Sale of Nazi memorabilia
When is it okay to profit from the sale of artefacts associated with a vile regime from history? Should there be a market for items associated with Hitler and Stalin? What about their henchmen? Or their victims?
I’d not really thought about these issues until the last week when it was drawn to my attention that the Clifton auction house Dreweatts was promoting a sale of Nazi memorabilia. On 6th March they sold a silver tray which was made for Hitler’s 50th birthday. Presented to him by Speer as just one item from 6 sets of 500 pieces, someone in 2012 wanted it so much they paid £28,000. On the Dreweatts web site I can see that all sorts of German army military gear and Nazi badges were also up for sale. An SS steel helmet went for £650 and a collection of various Nazi badges for £140.
As someone who has browsed through hundreds of antique shops and fairs over the years I neither find this remarkable or particularly disturbing. While looking for old postcards (of Bristol and the Cynon Valley, which I have collected for 30 years) I always come across this stuff on other stalls. I often assumed much of it is fake tat bought by men who have an obsession with the other side’s role in World War Two.
But I’ve never seen the personal effects of victims of the holocaust on sale. That’s what startled me about lot 212, which had a guide price of £100 – 120. The description is “A Highly Emotive Third Reich Period ‘J’ Marked Deutsches Reich Reise-Pass for Hugo & Ida Leser No.330, containing a Jude armband and Star of David cloth insignia.” and pictured are the pass document, “Jude” armband and the yellow Star of David. Someone has now paid £360 for the items that were presumably stripped from Hugo and Ida before they were murdered by the Nazis.
I’ve only seen items like this twice before. Most recently was last summer while visiting the Holocaust exhibition at London’s Imperial War Museum. Prior to that it was twenty years ago when I was inter-railing and visiting Eastern Europe for the first time. While visiting the Polish royal capital of Crakow I was determined to see something that, at the time, was most definitely not on the list of recommended places to visit, Oswiecim. Better known to us as Auschwitz-Birkenau. The buildings there are full of abandoned clothes, suitcases, arm bands and documents.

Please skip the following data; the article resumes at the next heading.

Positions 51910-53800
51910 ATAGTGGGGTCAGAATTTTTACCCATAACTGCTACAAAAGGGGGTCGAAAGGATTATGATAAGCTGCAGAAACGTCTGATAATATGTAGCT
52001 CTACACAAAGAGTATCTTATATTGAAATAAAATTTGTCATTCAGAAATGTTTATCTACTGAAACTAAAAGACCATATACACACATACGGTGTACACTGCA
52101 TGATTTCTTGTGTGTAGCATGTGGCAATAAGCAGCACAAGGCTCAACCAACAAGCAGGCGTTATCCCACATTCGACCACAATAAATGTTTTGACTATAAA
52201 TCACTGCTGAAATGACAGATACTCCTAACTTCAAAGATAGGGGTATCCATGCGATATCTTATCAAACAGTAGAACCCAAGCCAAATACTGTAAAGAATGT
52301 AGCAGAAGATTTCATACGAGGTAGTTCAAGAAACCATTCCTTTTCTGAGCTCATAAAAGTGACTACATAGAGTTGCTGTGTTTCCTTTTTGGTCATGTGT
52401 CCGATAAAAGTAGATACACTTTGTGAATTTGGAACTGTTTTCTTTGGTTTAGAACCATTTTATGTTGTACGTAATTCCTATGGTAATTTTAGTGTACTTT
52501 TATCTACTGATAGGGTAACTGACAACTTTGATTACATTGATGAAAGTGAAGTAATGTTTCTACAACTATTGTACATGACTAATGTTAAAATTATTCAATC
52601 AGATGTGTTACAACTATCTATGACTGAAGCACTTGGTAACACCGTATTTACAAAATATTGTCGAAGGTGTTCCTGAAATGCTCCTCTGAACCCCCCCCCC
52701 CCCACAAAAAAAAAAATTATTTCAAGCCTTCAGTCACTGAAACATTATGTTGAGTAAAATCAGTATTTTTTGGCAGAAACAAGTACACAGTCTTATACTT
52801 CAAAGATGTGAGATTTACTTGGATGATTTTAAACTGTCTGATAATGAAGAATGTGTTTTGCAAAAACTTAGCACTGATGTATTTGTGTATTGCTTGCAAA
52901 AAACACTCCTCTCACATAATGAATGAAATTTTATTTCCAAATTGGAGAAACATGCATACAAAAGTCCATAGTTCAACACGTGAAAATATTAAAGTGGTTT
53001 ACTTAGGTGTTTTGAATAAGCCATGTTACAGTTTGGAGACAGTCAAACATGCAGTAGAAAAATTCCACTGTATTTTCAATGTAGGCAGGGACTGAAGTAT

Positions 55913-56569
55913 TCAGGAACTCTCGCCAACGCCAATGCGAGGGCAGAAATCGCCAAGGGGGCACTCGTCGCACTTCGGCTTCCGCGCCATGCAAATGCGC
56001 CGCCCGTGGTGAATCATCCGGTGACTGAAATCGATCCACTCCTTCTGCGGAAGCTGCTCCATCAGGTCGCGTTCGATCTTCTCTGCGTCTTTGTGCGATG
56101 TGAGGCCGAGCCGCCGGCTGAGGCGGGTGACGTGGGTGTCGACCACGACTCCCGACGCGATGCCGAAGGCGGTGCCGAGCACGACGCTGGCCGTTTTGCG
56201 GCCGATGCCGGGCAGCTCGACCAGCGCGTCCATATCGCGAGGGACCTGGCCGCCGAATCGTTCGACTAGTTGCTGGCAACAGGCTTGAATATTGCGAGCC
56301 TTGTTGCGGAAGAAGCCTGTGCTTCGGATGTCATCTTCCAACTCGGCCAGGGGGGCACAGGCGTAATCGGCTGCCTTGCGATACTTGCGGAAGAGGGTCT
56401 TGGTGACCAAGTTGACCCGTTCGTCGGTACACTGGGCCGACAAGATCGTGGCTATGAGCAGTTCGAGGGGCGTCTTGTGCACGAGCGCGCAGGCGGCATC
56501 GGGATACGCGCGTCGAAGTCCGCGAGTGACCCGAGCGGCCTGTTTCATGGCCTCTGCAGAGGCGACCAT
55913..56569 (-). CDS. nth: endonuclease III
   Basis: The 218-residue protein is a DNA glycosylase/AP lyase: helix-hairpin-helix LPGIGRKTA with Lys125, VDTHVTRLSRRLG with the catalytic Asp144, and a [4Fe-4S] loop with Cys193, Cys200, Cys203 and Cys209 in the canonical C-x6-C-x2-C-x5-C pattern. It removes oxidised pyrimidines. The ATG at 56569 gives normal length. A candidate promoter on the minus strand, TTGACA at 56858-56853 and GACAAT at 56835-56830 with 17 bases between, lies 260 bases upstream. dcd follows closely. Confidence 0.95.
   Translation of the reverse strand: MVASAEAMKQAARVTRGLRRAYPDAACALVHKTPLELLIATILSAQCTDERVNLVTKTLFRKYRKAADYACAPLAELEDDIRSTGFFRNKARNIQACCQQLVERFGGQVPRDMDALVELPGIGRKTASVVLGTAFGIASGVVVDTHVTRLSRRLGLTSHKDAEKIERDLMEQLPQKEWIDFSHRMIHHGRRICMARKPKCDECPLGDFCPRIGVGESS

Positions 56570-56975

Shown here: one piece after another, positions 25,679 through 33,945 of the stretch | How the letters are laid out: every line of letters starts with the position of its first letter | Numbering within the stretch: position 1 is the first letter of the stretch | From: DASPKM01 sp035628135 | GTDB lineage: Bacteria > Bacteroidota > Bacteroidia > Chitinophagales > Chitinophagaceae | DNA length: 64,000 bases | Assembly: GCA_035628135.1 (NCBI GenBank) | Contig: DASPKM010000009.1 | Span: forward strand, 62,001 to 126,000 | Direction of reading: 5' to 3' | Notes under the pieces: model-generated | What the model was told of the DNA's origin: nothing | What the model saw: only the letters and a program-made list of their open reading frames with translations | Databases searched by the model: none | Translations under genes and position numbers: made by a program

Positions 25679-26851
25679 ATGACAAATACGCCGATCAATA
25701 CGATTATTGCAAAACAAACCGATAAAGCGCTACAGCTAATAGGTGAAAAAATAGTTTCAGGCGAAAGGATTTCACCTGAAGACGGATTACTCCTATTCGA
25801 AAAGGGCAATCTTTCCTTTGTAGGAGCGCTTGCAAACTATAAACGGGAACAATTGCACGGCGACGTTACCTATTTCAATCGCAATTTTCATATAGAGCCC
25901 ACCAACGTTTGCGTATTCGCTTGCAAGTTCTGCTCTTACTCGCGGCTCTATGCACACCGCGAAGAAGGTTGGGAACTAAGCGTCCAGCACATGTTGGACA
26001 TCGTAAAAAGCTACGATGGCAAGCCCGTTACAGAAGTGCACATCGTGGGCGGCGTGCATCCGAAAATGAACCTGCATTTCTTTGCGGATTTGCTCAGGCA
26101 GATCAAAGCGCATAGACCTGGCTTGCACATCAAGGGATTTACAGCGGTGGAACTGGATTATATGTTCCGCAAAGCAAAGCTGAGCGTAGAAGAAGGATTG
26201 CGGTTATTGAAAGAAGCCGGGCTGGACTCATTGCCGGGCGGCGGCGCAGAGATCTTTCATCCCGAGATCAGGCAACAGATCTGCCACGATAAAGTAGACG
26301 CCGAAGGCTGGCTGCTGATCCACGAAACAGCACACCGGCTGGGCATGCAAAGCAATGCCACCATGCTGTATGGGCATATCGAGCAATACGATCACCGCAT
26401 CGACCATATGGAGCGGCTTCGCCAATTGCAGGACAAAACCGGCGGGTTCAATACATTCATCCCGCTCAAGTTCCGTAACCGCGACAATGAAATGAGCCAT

If people want to see these items then a museum is where you should go, not an auction house in Bristol. All the Bristol West secondary school sixth forms are sending three students on a visit to Auschwitz over the Easter holiday. Organised by the excellent Holocaust Education Trust, these visits are important to make sure that the current young generation witness at first hand the scene of the 20th century’s greatest crime against humanity.
The sale of Nazi memorabilia is banned or heavily controlled in Germany and many other European states. Most British auction houses choose not to sell it. I’m disappointed that one based in Bristol hasn’t followed their example. They clearly think there’s good money to be made exploiting the gap in this rather distasteful market. I don’t know how much money they made out of trays, helmets, badges and the memory of Hugo and Ida. But whatever it is, I’ve written to them suggesting they make a donation to the Holocaust Education Trust.
In order to provoke discussion on this issue my friend Labour MP Fabian Hamilton and I have tabled a Commons motion (No 2870) calling for the government to regulate this trade. I’ve pasted the text below. Fabian is Jewish and I am gay. So yellow stars and pink triangles have a personal resonance.
That this House deeply deplores the sale of dozens of items of Nazi memorabilia, including items of oppression belonging to Holocaust victims, which was held on 6 March 2012 by Dreweatts Auction House in Bristol;condemns other auctions of similar items which have been held by other firms previously; decries the profiteering on items promoting and glorifying hatred and violence; applauds the policies of such firms as Christie’s, Sotheby’s, Bonhams and eBay which prohibit the sale of such items; recognises that such sales are banned in France, Germany, Austria and Hungary; and calls on the Government to bring in immediate regulation and control of this abhorrent trade.
UPDATE – 20th March 2012
I’m pleased to reveal that the chairman of Dreweatts, Steffan Ludwig, has written to me to say that the firm has now decided to change its policy and will no longer be including any items associated with the holocaust in future sales of WW2 and Nazi memorabilia. Dreweatts will also be making a donation to the Holocaust Education Trust.